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Amphibians:

Amphibians like Hufa melanastictus (toads) and Rana limnoclzaris (frog) often attack and cause a substantial fall in colony population. The detection of this problem generally requires close observation. When toads and frogs are preying heavily on the bee colonies, they scatter in front of the hive entrance their faecal dark brown droppings. If these dry faecal deposits are spread apart with a twig or brush, the remains of bee parts can be seen, confirming the severe attack on bees by frogs and toads. The amphibians will eat the bees. Amphibians do not eat the honey.

froggy.jpg

Damages:

Continuous predation by toads and frogs, results in a loss of colony strength. Some colonies with moderate or relatively large worker populations can withstand the predation and subsequently recover their full strength. Weaker colonies are at considerable risk, The attacking patterns of toads and frogs are quite similar. On arriving at the colony, the amphibians wait in the vicinity of the hive entrance, preying on passing bees. Colonies close to the ground provide easy access to the predators, for which guard bees at the hive entrance are easy preys. If the attackers are small enough to squeeze through the hive entrance of a relatively weak colony, the outcome is of devastating bee colony.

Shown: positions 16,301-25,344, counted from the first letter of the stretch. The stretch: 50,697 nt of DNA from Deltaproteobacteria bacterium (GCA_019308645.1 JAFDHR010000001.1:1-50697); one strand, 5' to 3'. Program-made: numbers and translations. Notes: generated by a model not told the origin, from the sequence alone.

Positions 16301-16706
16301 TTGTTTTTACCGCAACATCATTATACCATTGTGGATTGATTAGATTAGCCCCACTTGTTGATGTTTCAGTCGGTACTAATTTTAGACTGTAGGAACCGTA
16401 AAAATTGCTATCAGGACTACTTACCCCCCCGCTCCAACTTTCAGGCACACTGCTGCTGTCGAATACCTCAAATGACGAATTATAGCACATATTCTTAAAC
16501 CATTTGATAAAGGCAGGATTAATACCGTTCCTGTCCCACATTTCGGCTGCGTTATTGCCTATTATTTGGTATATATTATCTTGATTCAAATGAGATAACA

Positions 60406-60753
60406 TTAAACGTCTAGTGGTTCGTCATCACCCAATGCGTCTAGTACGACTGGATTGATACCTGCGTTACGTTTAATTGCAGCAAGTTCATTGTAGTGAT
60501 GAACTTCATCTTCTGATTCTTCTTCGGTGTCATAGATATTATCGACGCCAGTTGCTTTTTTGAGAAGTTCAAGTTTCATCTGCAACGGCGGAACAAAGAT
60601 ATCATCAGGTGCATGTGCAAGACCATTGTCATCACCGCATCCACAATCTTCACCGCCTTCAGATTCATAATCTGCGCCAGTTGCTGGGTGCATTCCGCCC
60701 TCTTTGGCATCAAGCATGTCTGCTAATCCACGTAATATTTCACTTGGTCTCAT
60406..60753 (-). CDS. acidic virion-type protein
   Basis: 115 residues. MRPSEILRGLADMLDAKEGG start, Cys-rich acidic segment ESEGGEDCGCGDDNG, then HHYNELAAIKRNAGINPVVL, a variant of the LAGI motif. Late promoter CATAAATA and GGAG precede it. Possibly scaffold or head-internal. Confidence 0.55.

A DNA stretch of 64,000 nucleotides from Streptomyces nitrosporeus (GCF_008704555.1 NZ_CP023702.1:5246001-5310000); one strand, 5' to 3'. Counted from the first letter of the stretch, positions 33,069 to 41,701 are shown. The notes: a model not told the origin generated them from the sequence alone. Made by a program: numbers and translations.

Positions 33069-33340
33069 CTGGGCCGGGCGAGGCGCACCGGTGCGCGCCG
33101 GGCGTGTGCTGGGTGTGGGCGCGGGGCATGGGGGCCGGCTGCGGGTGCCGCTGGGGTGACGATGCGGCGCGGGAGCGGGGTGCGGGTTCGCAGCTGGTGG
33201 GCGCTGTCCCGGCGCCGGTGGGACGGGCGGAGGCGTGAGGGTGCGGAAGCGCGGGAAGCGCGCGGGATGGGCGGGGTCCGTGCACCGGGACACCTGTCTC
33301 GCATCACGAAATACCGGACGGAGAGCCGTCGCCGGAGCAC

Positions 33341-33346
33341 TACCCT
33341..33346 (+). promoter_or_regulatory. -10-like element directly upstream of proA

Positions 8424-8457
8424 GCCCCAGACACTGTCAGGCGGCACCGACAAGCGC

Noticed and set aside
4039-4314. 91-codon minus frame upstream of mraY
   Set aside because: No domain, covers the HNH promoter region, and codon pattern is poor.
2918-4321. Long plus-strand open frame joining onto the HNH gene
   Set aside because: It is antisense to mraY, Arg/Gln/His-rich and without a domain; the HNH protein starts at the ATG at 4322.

bees1com.jpg

Amphibians:

Amphibians like toads and frogs often attack and cause a huge fall in colony population. The detection of this problem generally needs close observation. When toads and frogs are preying on the bee’s colonies, they scatter in front of the hive entrance their faecal dark brown droppings. If these dry faecal deposits are spread apart with a twig or brush, the remains of bee parts can be seen, confirming the severe attack on bees by frogs and toads.

beee.jpg

Damages:

Continuous predation by toads and frogs, results in a loss of colony strength. Some colonies with moderate or relatively large worker populations can withstand the predation and subsequently recover their full strength. Weaker colonies are at considerable risk, The attacking patterns of toads and frogs are quite similar. On arriving at the colony, the amphibians wait in the vicinity of the hive entrance, preying on passing bees. Colonies close to the ground provide easy access to the predators, for which guard bees at the hive entrance are easy preys. If the attackers are small enough to squeeze through the hive entrance of a relatively weak colony, the outcome is of devastating bee colony.

froggy3.jpg

Control:

In some circumstances predation on honey bees by amphibians cannot be overlooked. The beekeeper should not look on the problem as a minor one. Some suggested control measures are:

(1) Placing the hives on stands 40 -60 cm high is usually a good protective measure.

(2)fencing it with fine mesh is somtimes a good idea.

(3) Trapping, baiting or poisoning is not a good idea.

bee hive off ground.jpg

Our Sources

Beekeeping: Pests of //honey Bees// - Inseda.org

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